He goes on, he said the other side of the bifurcated role is that of strategy. Clearly we have always had responsibility for it strategy, but what you are seeing is the. Uh, information and or the digital strategy that is becoming more prevalent in a lot of organizations is a place where many CIOs may need to get involved more upstream with the rest of the leadership of the organization to solve problems with our technology, as well as offer the technology that can really make a difference and maybe even help the organization move forward.

The whole concept of . Ongoing growth in consumer digitalization and consumer engagement in their health really means that we do on a day-to-Day basis is going to be reaching all the way into the hands of every patient we care for. In many ways, it will also reach into the hands of individuals. In our communities who aren't necessarily patients today.

I think that says it really well. I'm gonna go on and give you one more quote from this, and then I'll give you the, so what, why does this matter? What are we looking at? Uh, BJ Moore, executive vice President, CIO for Providence, has this to say in the article at Providence, we are seeing firsthand the expansion of the CIO role and the elevated value of the health system to the health system.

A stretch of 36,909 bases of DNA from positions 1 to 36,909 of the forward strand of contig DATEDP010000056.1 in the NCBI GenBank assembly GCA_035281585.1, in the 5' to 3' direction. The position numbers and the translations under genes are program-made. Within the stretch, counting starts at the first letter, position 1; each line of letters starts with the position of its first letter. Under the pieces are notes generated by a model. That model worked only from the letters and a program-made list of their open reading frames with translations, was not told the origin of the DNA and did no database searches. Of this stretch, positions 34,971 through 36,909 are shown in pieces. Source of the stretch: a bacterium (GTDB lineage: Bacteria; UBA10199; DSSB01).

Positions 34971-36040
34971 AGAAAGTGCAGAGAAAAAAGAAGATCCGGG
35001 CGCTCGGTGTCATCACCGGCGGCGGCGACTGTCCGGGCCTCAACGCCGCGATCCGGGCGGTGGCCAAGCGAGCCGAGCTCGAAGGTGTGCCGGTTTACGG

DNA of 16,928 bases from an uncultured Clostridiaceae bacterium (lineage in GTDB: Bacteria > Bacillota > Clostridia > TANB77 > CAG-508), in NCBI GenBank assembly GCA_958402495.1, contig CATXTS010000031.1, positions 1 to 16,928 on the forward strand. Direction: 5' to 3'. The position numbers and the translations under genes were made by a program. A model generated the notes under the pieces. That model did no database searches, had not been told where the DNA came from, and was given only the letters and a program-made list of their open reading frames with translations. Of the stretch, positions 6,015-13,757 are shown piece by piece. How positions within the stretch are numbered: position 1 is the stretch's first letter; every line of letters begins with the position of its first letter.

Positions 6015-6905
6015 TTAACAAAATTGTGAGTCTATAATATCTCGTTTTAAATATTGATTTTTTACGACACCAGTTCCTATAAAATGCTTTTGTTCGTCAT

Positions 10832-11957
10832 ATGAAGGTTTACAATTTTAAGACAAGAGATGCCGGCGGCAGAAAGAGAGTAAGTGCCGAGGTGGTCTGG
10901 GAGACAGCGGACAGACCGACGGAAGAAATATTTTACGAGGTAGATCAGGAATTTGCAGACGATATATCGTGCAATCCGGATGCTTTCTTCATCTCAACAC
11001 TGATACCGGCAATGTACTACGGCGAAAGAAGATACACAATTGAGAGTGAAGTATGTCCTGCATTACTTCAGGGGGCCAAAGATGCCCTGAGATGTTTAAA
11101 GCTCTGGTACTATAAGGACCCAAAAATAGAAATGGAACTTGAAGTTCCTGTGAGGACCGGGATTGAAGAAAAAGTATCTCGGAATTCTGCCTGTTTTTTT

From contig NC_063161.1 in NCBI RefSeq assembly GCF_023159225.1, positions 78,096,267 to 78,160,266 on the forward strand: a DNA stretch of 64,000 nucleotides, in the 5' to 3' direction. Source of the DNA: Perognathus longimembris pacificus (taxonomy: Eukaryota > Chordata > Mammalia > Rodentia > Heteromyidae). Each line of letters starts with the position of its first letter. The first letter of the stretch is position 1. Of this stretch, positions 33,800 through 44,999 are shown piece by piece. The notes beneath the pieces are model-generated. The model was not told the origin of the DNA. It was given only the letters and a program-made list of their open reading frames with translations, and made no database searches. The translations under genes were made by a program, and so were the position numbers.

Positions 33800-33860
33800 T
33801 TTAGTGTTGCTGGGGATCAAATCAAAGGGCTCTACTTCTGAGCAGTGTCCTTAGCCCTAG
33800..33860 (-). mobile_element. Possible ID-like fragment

I now report to our CEO Rod Hockman, md, and my role has expanded to include our real estate and operations functions. This is in recognition of the future of a modern digital workforce and the evolution of our facilities in the future of modern digitally enabled care delivery. So now, what's the so what on this?

I think this has changed. And why has it changed? I think Covid pushed us into this problem solving mode and people recognized that we were ready for these challenges and that our skills crossed a lot of different barriers. And the reason for that is, and I've been saying this for years, CIOs see more of the organization than anyone else.